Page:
Although the current clean energy investing space is small, GMO’s White says, there will be more, bigger companies five to 10 years into the future. “Climate change is a major disaster. The world needs to move much more aggressively; solar and wind and biofuel production will have to ramp up as rapidly as possible: The space is set to grow fast.”
Renewable Energy Stocks Don’t Just Come From the Energy Sector
“Clean energy encompasses more than just wind and solar power,” says Travis Miller, senior equity analyst at Morningstar. “A big component of it is all the infrastructure that goes to support that power.”
That’s where utilities come into the picture, Miller says.
“What will it take to get renewable energy into the system so that it can serve as much demand, as efficiently as possible?” he says. “The big growth opportunity here is not necessarily building wind and solar farms—it’s all the infrastructure that supports getting renewable energy to the people and businesses who will use it.”
By market cap, 60% of the 18 U.S. clean energy companies covered by Morningstar come from the utilities sector and an additional 26% come from the technology sector. In fact, none of the companies in the list of U.S. clean energy plays are actually from the energy sector.
Undervalued Renewable Energy Stocks
We screened the list of companies representing the North American clean energy space covered by Morningstar stock analysts to find the most discounted names.
The list spans a wide range of renewable energy companies: solar and wind equipment companies, hydrogen producers, battery storage providers, sustainable construction engineering firms, and renewable developers, among others.
Currently, the three undervalued companies in the list are Ballard Power Systems, Brookfield Renewable Partners, and Plug Power, all of which are trading at 4-star discount prices.
Ballard Power Systems
- Ticker: BLDP
- Industry: Specialty Industrial Machinery
- Market Cap: $1.7 Billion
“Ballard has one of the longest histories in the fuel cell industry, with a particular focus on transportation applications.
“Given Ballard’s focus on transportation end markets, the company’s strategy faces risks from battery electric technology. This is particularly acute for the bus and light-duty truck end markets, whereas heavy-duty trucking, rail, and marine are likely to have more difficulty adopting battery electric solutions given the reduction in cargo capacity from large batteries.
“Ballard is considered by some as the ‘grandfather’ of PEM fuel cells. The company has over 30 years of research and development on its fuel cell technology, much of which has been focused on the PEM fuel cell stack. While competitors have diversified their businesses beyond fuel cells to hydrogen production or electrolyzers, in recent years Ballard has kept a narrow focus on its core fuel cell technology. As such, we view Ballard’s most credible argument in support of a moat to be its intellectual property around PEM fuel cells (and to a lesser extent its brand, given its long history). However, we do not believe its level of IP is sufficient to award an economic moat.”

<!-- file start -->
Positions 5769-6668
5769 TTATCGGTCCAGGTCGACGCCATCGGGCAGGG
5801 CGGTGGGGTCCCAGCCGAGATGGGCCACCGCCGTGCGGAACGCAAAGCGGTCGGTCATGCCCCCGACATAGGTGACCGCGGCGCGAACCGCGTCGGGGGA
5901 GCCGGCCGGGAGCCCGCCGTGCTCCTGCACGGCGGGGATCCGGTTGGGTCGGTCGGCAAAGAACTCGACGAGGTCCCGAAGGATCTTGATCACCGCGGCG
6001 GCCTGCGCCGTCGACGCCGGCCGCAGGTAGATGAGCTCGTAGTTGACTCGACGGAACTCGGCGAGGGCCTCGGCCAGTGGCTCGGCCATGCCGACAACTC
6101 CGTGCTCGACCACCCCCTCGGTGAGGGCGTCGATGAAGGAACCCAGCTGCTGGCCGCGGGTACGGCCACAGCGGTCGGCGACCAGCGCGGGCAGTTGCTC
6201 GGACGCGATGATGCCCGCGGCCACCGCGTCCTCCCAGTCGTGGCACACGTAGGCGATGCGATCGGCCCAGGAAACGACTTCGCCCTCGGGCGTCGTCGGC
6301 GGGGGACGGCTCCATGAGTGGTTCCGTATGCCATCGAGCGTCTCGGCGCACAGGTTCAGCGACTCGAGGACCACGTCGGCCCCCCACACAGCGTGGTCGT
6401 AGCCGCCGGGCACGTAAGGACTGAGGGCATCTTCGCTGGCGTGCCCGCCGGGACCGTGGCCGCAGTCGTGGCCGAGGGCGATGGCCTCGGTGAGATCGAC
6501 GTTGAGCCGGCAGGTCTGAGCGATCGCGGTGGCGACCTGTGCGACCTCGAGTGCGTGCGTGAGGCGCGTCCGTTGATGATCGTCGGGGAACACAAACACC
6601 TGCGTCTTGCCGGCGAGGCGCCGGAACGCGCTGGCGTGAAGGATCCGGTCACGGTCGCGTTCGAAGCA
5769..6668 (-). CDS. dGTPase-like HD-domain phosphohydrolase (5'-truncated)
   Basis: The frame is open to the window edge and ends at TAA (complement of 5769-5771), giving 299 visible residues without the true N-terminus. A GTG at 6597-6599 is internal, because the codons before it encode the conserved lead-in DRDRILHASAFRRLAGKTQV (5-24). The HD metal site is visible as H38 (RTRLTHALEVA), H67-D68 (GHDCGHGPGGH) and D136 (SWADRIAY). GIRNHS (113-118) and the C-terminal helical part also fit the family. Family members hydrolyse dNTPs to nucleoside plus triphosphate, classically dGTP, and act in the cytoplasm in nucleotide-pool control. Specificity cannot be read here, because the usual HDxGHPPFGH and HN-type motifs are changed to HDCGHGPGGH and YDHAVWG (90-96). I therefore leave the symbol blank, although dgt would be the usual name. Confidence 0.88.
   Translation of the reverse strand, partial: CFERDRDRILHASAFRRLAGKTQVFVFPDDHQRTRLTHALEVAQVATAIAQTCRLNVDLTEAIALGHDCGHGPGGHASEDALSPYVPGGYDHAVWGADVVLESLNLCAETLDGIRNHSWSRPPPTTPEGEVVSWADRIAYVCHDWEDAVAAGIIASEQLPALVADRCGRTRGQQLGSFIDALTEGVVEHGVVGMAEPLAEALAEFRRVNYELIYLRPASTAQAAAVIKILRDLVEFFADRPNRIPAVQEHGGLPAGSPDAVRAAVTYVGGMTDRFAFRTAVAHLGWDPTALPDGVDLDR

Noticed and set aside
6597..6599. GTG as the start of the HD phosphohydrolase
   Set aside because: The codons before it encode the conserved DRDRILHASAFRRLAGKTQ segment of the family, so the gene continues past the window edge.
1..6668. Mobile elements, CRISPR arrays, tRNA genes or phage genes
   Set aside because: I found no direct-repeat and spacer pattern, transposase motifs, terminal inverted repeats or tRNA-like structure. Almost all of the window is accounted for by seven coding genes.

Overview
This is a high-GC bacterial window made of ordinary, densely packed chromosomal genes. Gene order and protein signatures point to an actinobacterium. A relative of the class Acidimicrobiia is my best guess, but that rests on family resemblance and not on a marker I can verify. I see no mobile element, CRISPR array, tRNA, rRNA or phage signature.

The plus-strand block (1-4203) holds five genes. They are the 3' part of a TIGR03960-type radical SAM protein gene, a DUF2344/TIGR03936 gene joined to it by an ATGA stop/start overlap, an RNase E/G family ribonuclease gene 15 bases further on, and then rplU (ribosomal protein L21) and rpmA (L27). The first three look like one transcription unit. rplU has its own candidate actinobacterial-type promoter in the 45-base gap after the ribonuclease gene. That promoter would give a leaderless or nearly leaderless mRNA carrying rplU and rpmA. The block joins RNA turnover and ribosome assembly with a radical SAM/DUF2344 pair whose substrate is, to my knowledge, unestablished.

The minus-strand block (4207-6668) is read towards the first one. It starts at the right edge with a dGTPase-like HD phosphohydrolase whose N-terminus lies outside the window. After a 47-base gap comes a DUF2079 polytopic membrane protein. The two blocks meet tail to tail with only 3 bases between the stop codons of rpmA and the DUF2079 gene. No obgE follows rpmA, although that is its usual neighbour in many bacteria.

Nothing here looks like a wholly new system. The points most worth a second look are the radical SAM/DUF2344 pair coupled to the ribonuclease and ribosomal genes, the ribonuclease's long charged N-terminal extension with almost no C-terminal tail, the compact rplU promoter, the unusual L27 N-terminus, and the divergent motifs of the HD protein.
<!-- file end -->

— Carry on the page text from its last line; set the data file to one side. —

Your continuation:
Brookfield Renewable Partners
- Ticker: BEP
- Industry: Utilities - Renewable
- Market Cap: $7.6 Billion
“Brookfield Renewable holds a well-diversified global portfolio of clean energy technologies assets. The company targets 12%-15% returns via a combination of organic growth and mergers and acquisitions. Brookfield utilizes a primarily contrarian approach to M&A.
“In addition to renewable energy assets, Brookfield Renewable expanded its investment scope in 2022 to include broader energy transition asset classes. These include novel areas such as carbon capture as well as traditional fossil fuel and nuclear power generation.
“Brookfield Renewable primarily invests in assets alongside Brookfield Asset Management’s private equity funds. This approach brings the benefit of increased scale, allowing the company to pursue larger opportunities, but results in frequent acquisitions and disposals. Management seeks to add value through aggressive cost and revenue optimization. The company was historically primarily an acquirer of operating assets but has added development capabilities in recent years.”
- Ticker: PLUG
- Industry: Electrical Equipment and Parts
- Market Cap: $9.8 Billion
“Plug Power seeks to be a leader in the green hydrogen economy. The company’s strategy is centered on its vertical integration approach to provide customers a complete hydrogen solution—from fuel cell technology to green hydrogen fuel.
“Green hydrogen as a fuel to decarbonize is in its infancy. Customers face numerous challenges with adopting hydrogen technology, including economics and lack of green hydrogen production and infrastructure. Within this context, we view Plug’s efforts to provide customers a one-stop-shop solution of technology and fuel as aiming to lower the barriers for customer adoption. While this strategy brings greater capital intensity, it positions Plug as the only all-in-one provider within the industry.
“We emphasize the ambition of Plug’s strategy stands out relative to peers who focus on simply providing fuel cell or electrolyzer solutions.”
More Clean Energy Stocks Covered by Morningstar
The following is the full list of clean energy stocks covered by Morningstar’s stock analysts. The renewable energy stocks in this list come from a wide range of sectors: utilities, technology, industrials, and consumer cyclical.
The author or authors do not own shares in any securities mentioned in this article. Find out about Morningstar’s editorial policies.